BREAKING NEWS: There’s A Gold Wheelchair On The Cover of Interview Magazine!
Posted on December 2, 2015
It only took 82 years, but Everest and Jennings, the designers of the first (and only) collapsable wheelchair, have finally managed to grace the cover of a prominent fashion magazine.
Interview Magazine features conversations between some of the most creative minds from the worlds of fashion, art and entertainment. This month’s cover features a beautiful gold Everest and Jennings wheelchair, ridden by an unidentifiable human like creature.
But this alien barbie is not the first to don such an artifact. Pornographer Larry Flynt is famous for his gold plated Everest and Jennings chair.
But please don’t let the seated persons distract you from the real story. The Everest and Jennings collapsable wheelchair is a feat of human engineering, designed in the 1930s using a new-at-the-time product called tubular steel. The most lauded purveyor of tubular steel was Marcel Breuer. And while he was the first (beating Everest and Jennings by 5 years) he was not the most formidable.
Marcel Breuer’s business can’t even begin to make a dent in the amount of Everest and Jennings chairs that have been sold. Let’s do a little math:
- There are 3 Million Wheelchair Users in the United States alone.
- The majority of these wheelchair users have owned the only portable wheelchair user ever designed.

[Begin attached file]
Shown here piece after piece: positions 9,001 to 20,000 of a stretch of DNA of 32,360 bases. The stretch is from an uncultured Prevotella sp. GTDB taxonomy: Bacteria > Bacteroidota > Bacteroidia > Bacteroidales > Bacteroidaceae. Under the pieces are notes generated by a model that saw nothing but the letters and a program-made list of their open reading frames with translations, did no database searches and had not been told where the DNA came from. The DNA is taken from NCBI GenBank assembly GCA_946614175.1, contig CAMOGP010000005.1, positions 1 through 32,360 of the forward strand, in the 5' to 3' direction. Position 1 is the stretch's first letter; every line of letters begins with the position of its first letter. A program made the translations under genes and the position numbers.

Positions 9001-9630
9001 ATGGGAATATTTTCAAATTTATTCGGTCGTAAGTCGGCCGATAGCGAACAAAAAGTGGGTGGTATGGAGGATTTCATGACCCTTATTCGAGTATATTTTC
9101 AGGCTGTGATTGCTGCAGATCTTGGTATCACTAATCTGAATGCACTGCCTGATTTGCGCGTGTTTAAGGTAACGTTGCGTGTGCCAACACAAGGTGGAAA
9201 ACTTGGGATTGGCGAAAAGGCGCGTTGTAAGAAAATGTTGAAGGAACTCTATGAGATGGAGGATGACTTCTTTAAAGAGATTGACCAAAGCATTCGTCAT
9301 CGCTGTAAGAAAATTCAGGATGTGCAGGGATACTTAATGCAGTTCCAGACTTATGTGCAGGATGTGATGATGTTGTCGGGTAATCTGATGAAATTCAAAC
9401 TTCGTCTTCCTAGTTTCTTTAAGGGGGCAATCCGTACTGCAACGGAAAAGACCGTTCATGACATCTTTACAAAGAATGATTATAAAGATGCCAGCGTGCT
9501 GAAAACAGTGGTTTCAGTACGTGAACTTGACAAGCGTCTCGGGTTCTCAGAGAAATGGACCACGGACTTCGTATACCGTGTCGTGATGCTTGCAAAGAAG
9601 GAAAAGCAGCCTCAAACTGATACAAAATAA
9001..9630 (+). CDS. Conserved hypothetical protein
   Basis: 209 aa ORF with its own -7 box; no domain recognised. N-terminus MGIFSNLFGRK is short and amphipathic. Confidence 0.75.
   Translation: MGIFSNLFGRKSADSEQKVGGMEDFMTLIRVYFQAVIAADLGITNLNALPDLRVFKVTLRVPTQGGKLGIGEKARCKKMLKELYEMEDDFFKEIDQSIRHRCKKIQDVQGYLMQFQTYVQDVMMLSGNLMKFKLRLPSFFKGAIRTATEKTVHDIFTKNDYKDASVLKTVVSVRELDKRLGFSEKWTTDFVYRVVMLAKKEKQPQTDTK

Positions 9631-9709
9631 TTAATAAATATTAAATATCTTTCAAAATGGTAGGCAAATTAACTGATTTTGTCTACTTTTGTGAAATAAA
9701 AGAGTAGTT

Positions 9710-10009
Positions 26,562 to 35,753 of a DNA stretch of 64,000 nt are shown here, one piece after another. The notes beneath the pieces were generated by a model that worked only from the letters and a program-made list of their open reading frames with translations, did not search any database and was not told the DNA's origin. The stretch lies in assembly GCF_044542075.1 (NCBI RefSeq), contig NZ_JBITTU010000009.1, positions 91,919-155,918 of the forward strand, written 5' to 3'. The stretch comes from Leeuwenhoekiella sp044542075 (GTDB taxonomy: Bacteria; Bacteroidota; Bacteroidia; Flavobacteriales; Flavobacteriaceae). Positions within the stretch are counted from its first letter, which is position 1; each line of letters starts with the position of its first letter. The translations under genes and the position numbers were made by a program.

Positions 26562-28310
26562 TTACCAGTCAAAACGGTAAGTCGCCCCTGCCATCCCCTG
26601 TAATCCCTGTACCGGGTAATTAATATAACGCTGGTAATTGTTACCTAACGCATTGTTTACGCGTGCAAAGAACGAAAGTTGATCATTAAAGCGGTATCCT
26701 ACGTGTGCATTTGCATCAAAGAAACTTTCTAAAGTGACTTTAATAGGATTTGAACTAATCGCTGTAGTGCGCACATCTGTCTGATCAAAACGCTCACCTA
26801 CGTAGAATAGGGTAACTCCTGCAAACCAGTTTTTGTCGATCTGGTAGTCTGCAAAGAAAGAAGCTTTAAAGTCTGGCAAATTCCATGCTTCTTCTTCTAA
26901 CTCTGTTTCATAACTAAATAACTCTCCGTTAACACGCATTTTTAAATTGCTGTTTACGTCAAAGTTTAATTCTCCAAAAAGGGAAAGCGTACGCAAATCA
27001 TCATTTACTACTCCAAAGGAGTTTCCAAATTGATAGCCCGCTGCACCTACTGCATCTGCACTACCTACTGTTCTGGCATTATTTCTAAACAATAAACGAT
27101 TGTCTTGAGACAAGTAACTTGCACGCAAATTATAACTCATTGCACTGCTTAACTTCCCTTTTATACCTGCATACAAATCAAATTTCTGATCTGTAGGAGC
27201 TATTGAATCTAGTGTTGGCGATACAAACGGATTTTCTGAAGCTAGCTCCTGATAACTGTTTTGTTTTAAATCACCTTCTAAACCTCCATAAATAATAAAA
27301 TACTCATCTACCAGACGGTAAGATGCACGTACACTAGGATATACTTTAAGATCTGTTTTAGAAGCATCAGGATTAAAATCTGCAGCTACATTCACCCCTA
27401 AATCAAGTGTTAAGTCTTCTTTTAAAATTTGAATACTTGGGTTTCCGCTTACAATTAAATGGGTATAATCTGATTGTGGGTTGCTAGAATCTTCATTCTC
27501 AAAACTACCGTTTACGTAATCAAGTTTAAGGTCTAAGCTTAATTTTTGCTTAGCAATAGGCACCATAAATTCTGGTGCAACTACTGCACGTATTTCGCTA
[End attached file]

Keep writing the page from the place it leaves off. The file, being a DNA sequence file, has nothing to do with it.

- And this has been going on for three generations.
So why has it taken 82 years for Everest and Jennings to land it’s first cover when Breuer has been featured in just about every design and fashion magazine since day one?
Could it have something to do with how stigmatizing products are when made for people with disabilities?
Here’s the thing: Design at its core is really just problem solving. In the seasonal world of fashion, this is often forgotten, because fashion is evolution. Marcel Breuer chairs would not be noteworthy if they were the last chair ever designed.
This is the difference between design and disability design. When a problem is solved in disability, there is no evolution. Portable wheelchairs have not changed since the 1930s. And because of this they’re considered to be an eyesore. Wheelchairs are shocking and stigmatizing when viewed through the lens of fashion.
I believe wheelchairs need to find their way onto more magazine covers and onto more runways. That’s why I have teamed up with some of my inclusive designing peers to build the first fashion trade association for people with disabilities.The more often we can get disability featured, the greater impact The Inclusive Design & Fashion Collective will have.
We believe the way you feel about yourself and the day ahead is depends on whether you can dress yourself in something you love. We don’t care who is sitting in the wheelchair. We care about the beauty of the wheelchair.
Will you please consider donating to help the IDFC get off the ground? Your donation will be retroactively tax-deductible once the IDFC has been approved for tax deductible donations. We will be updating all donors as we grow and will notify you once you can declare your deductions. If you would like to know how you can get involved, please contact email@example.com. We would love to hear from you.
My name is Liz and I am a disability advocate. My focus is on the (very small) intersection of disability and fashion. If you are curious to learn more about inclusive fashion, check out this recent post titled Donna Karan’s Seven Easier Pieces. I would be ever so grateful for your support. I’m trying to change the world. And I’m asking the best of the fashion world to help.